Whatever your current reality, may you hold it with a compassionate heart of acceptance.

Acceptance isn’t Surrender

When we are told something we don’t want to hear or are confronted by a situation we cannot face, our reaction is often one of denial, refusal or resistance.  It may take the form of a shouted or whispered “NOOOOOO!”  or a deep sigh and shake of the head.  Our inner teenager may stomp her feet and storm from the room.  Or we may simply turn our back, pretending that what was said or done, never happened.  Problem is, while denial can be a great, and even helpful place to visit.  Its not someplace to take up permanent residence.  Doing so takes an enormous amount of energy, and eventually, reality comes knocking.  And when it does, denial and illusion no longer hold up.  When it comes to reality, The Borg* had it right, “Resistance is futile.”

You might be familiar with the five stages of grief associated with the death of a loved one: denial, anger, bargaining, depression and acceptance.  These same stages apply to other forms of loss including the end of a relationship, being fired or laid off, or receiving the diagnosis of a chronic or life-threatening disease.  Unfortunately, i
n the world of chronic illness “acceptance” is often synonymous with “surrender.”  It may be thought of as passive and without fight.  But to practice true acceptance is no easy feat.  It requires courage.

Acceptance, simply put, is acknowledging the situation for what it is, not for what we want it to be.  We many not like it.  We may not agree with it.  We may wish things were different.  But none of that matters.  Whatever the truth of the moment is, you can only move forward by acknowledging it. The following is a quote from Yoga for Pain Relief by yoga therapist Kelly McGonigal, Ph.D.  Although it speaks to working with pain, you could substitute with any challenge you are having difficulty accepting.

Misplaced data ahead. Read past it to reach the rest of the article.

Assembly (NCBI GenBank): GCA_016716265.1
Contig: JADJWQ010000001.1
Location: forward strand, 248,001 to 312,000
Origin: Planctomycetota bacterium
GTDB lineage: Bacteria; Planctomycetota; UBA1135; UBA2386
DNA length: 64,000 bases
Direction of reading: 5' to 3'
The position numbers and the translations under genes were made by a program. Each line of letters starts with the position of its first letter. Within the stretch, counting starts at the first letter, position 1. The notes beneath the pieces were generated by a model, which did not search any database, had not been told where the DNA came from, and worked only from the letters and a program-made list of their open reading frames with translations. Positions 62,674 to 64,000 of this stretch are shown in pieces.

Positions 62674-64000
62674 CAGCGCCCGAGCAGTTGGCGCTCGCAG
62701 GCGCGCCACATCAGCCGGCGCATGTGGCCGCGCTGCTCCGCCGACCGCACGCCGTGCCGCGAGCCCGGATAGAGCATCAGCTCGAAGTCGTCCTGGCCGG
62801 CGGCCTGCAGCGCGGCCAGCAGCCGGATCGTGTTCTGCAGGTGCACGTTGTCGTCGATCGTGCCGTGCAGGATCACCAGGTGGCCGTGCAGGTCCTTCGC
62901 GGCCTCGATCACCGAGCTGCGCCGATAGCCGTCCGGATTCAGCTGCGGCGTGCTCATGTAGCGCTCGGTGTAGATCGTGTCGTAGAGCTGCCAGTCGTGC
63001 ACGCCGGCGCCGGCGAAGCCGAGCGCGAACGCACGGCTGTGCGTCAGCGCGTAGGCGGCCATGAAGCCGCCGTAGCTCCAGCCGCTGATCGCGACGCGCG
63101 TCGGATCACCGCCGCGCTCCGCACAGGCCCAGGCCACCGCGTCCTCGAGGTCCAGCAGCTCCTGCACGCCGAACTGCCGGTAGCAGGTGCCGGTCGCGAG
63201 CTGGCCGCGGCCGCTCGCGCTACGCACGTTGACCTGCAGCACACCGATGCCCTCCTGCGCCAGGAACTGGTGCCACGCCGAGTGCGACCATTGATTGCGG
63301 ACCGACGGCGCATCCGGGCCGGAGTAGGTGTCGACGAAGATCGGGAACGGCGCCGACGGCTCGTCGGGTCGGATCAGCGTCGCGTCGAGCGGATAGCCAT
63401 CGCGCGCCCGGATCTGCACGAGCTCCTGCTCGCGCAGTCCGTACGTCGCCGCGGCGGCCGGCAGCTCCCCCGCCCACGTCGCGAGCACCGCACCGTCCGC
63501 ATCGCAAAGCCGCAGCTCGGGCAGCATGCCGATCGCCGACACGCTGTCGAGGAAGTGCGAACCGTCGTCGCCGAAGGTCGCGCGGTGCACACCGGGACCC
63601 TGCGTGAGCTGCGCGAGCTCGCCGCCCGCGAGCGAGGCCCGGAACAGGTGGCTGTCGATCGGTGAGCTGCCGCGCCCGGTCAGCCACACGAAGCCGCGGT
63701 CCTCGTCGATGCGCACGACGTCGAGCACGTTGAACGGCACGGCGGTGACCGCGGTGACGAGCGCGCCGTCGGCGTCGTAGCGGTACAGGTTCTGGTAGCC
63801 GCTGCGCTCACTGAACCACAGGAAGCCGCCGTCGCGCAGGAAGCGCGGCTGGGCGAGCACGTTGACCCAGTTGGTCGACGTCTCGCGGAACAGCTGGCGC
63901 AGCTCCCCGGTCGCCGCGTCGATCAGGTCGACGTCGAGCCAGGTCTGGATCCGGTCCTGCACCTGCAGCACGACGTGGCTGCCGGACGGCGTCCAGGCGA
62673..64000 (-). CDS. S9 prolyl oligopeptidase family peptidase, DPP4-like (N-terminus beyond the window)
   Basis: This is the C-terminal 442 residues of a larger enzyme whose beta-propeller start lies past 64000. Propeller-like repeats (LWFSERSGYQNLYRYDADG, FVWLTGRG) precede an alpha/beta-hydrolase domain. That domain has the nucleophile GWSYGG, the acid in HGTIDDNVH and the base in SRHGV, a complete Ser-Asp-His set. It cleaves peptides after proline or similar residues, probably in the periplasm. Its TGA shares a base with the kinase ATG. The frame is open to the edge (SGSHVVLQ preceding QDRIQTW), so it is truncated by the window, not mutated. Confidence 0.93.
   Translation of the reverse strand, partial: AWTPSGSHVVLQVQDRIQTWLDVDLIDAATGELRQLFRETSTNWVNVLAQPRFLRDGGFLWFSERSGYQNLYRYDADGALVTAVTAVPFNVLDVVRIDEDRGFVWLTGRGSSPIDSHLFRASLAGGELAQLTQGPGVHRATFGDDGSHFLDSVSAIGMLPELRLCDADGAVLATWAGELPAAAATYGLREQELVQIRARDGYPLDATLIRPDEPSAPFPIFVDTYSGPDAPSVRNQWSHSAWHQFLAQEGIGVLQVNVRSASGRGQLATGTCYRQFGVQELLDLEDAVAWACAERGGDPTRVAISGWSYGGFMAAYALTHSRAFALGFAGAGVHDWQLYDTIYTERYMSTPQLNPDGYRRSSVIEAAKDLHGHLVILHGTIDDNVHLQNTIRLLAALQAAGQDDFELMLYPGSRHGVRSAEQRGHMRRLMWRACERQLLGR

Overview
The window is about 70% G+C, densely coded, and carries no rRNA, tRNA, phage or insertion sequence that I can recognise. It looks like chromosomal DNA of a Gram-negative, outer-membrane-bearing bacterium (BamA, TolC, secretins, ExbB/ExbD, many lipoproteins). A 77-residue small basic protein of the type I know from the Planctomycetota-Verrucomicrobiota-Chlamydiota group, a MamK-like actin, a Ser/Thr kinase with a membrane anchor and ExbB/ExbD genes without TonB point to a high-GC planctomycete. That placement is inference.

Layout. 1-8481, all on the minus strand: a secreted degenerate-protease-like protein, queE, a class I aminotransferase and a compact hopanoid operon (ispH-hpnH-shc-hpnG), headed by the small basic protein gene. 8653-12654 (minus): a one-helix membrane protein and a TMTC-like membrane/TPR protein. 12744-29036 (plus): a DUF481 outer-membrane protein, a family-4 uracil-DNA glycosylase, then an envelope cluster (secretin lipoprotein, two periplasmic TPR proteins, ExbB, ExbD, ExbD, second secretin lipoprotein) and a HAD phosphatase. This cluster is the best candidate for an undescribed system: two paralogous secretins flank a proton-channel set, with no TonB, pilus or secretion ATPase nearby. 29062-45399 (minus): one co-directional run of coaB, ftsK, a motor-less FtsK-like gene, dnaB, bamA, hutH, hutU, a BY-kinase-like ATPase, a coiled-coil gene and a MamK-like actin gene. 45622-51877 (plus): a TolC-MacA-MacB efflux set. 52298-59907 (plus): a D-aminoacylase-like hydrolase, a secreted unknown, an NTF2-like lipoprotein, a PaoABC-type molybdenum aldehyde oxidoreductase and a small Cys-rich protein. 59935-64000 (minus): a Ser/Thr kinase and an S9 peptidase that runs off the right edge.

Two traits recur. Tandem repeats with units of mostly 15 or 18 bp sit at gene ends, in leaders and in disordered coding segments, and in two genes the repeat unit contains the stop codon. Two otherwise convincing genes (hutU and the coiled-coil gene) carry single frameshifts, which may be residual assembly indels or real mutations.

“Acceptance doesn’t mean embracing your pain or identifying yourself only as a person with pain.  It means a willingness to experience pain as a part of life and a willingness to move on with your life even if your pain persists.”

This doesn’t mean you become passive, held hostage to the situation. Quite the opposite. It is by accepting things as they are that we can then decide the most skillful way to proceed.  We can operate without blinders, reviewing options with a critical eye to whether or not they fit our reality.

“Not everything that is faced can be changed, but nothing can be changed until it is faced.” ~ James Baldwin

I’m not sure why, but I had no problem accepting the diagnosis of multiple sclerosis.  Maybe that was because I had googled my symptoms and an overwhelming number of the results had come back MS.  Maybe it was because I was relieved that the visual problems I was experiencing weren’t permanent.  Maybe it was the amazing support I received from my future husband and immediate family. Their general reaction was “There’s no cure.  We can’t change it.  It could be worse.  So, where do we go from here.”

Whatever the reason, I am glad I was able to so easily accept the diagnosis, because my acceptance practice is continually challenged by flare-ups (periodic vision loss, weakness in one or more extremities, cognitive functioning issues) and day-to-day symptoms (muscle pain, permanent night vision loss, fatigue).  Yep, just like life, acceptance is an ongoing activity.  And that’s where yoga and meditation are a HUGE help.  I’ll discuss how in Acceptance Part 2 (coming soon).  

* The Borg were featured on several episodes of “Star Trek: The Next Generation” and the movie “Star Trek First Contact.”  While The Borg are eventually defeated, the crew of the Enterprise had to face their reality to make it so. If you are unfamiliar with the series or in the mood for a flashback, here’s a brief clip.